SANFL Women’s Player Focus: Lucy Boyd (West Adelaide)

WEST Adelaide secured a drought-breaking win in the opening SANFL Women’s round on Saturday, with plenty of emerging talent on show for both Westies and Glenelg. One such talent was tall utility Lucy Boyd, a bottom-ager who showed her wares in defence against a couple of high-level opponents. She’s the subject of our Round 1 Player Focus.

>> SANFLW Round 1 recap

Lucy Boyd

Lucy Boyd

Height: 172cm

Weight: -

DOB: 12-10-2006

2023 SANFL Women’s: Round 1
West Adelaide 3.5 (23) def. Glenelg 1.3 (9)

STATS: 16 disposals (14 kicks, 2 handballs), 2 marks, 6 tackles, 3 rebound 50s


Though beaten in her first aerial contest by top-age prospect Piper Window at half-back, Boyd quickly built into the heat of battle and brought a great intensity to the game. Undeterred by being left in Window’s wake, she worked hard to jet back and lay a hard tackle inside defensive 50, albeit conceding a free kick in the process.

Boyd ended up on the other side of the umpire’s whistle soon after, getting to the loose ball first and dishing out with clean hands, only to be taken in the back. Her sharp short foot skills and sound decision making came to the fore with the resultant kick, which found a target.

Spending most of the term keeping Adelaide youngster Brooke Tonon company, the bottom-ager followed closely and seemed to outwork her adversary from contest to contest. She wasn’t afraid to advance high up the ground, but remained accountable on the way back.

Her aggression while competing for the ball was a real feature of the first term, and complimented the defender’s efficient handling and ball use nicely. Overall, a really solid first 20 minutes in which Westies held Glenelg scoreless.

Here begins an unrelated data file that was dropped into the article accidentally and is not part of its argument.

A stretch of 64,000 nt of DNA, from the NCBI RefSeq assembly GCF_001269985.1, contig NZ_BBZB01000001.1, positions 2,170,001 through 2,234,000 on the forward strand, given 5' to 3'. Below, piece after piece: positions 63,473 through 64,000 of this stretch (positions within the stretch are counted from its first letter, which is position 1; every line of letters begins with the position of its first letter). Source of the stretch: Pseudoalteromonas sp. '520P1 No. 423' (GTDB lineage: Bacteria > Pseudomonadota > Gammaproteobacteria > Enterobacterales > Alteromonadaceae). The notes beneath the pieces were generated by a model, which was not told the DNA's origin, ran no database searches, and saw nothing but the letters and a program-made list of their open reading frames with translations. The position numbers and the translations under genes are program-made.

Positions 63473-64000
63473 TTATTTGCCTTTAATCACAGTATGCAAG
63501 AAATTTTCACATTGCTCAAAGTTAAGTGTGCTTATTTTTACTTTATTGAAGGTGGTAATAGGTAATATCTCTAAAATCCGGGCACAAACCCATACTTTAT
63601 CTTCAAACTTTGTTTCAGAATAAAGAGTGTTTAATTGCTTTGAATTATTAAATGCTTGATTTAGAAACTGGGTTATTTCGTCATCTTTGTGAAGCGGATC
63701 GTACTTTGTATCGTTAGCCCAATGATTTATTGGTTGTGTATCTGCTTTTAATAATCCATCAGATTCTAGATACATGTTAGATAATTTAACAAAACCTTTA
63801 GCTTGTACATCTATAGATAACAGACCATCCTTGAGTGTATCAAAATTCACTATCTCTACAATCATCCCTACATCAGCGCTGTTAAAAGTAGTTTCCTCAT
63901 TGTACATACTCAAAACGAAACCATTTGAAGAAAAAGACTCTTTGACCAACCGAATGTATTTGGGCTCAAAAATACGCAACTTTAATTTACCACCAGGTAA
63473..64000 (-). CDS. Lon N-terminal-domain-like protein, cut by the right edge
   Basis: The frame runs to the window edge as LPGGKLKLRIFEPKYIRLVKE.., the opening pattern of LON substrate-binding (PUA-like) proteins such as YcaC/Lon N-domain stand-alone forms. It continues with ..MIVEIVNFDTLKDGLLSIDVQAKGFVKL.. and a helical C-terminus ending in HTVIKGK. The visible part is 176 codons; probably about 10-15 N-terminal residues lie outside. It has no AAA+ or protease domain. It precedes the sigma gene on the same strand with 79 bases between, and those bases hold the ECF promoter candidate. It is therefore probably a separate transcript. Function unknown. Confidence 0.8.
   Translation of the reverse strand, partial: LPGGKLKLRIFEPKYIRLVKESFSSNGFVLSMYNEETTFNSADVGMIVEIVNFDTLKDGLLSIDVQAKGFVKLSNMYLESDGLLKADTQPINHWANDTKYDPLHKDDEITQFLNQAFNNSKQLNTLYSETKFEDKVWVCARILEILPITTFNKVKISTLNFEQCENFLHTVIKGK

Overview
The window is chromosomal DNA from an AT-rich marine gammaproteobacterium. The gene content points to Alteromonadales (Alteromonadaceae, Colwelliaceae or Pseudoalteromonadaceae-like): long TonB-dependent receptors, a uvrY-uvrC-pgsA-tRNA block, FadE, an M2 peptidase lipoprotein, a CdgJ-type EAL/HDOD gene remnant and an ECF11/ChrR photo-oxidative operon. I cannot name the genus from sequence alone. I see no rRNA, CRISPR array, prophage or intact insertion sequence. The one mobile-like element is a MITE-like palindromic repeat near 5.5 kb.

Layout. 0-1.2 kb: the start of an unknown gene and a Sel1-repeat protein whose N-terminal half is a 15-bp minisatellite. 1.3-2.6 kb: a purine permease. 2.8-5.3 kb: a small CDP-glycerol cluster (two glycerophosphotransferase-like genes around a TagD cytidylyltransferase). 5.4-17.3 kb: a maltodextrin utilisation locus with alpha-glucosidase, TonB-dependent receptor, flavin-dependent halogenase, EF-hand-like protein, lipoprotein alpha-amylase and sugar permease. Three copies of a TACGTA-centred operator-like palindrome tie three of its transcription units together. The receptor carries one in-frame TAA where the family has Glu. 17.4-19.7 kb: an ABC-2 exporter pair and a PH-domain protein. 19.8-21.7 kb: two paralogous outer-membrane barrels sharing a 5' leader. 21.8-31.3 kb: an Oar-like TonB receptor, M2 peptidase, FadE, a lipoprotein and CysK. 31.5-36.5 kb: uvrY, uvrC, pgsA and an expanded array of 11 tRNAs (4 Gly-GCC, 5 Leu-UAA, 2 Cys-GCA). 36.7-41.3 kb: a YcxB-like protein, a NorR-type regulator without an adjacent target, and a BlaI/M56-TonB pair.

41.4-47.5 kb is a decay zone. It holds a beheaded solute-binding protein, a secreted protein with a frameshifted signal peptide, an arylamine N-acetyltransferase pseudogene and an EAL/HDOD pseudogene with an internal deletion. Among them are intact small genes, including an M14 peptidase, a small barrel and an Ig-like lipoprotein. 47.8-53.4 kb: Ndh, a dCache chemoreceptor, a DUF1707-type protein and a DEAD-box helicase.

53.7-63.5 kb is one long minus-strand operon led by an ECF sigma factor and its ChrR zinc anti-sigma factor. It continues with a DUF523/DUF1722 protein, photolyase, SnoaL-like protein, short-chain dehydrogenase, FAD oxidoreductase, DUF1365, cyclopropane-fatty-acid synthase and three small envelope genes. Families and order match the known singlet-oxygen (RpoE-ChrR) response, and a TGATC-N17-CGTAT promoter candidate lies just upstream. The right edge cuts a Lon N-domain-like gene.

Boyd could hardly have anticipated a better start to her second quarter. Glenelg cleared forward with a long kick to Violet Patterson, who marked and set off inside 50, only to be hunted down and caught holding the ball by Boyd. Her pace was impressive in that instance, as was her decision making to peel off Window and make the defensive effort.

As the term wore on and the Bays opened their scoring account, Boyd began to pick up more uncontested ball. Her reading of the play really shone, as she worked into good spots on the spread and was consistently a viable outlet option. Once in possession, she used the ball typically well with short kicks, often safe but sometimes inboard.

There were a couple of exceptions to Boyd’s usual play. The first was a timely handball receive and burst of speed through centre half-back, which was capped by a booming long kick down the guts to Lauren Young. The next was a turnover, with one of Boyd’s many short kicks wonderfully cut off by the thorn in her side, Window. It hardly lowered the quality of her first half, though.


Compared to her more prolific first half, Boyd’s offensive output slowed in the third quarter, though she remained defensively active with just about a full 20 minutes on Window. While keeping touch with her direct opponent, Boyd reacted quickly and smartly to an early clearance which came her way, and chased down the scraps.

Unfortunately, a big double-team tackle on Window saw her concede a free kick inside defensive 50, though Glenelg couldn’t put any damage on the board. Boyd again went on to showcase her long kicking with a rebound 50 ball from the last line, but overall had a quieter quarter as West Adelaide extended its lead with another shutout.


After an arguably less prolific third term, Boyd finished the game strongly with a couple of terrific one-on-one efforts and more of the same shrewd ball use. She fought well to win free kicks with the ball on the deck against the likes of Window and Ellie Kellock, holding her ground and battling for best positon.

Her scanning of the play with ball in hand was excellent, with Boyd finding targets with kick-ins and wide lateral kicks to keep the play moving. Though some kicks, like one which went backwards from half-back, were safe and hardly asked questions of Glenelg, Boyd’s efficiency and awareness were on point.


As a bottom-ager, there is plenty of time for Boyd to continue to develop her game, though she looks to have done so to a great degree already, from last season to now. Capable of playing tall but competitive at ground level, her versatility makes her a highly desirable prospect who can play roles at either end of the ground. Add in a good deal of athleticism and kicking skills she has clearly been working on, and Boyd is certainly one to watch for next year’s AFLW Draft.

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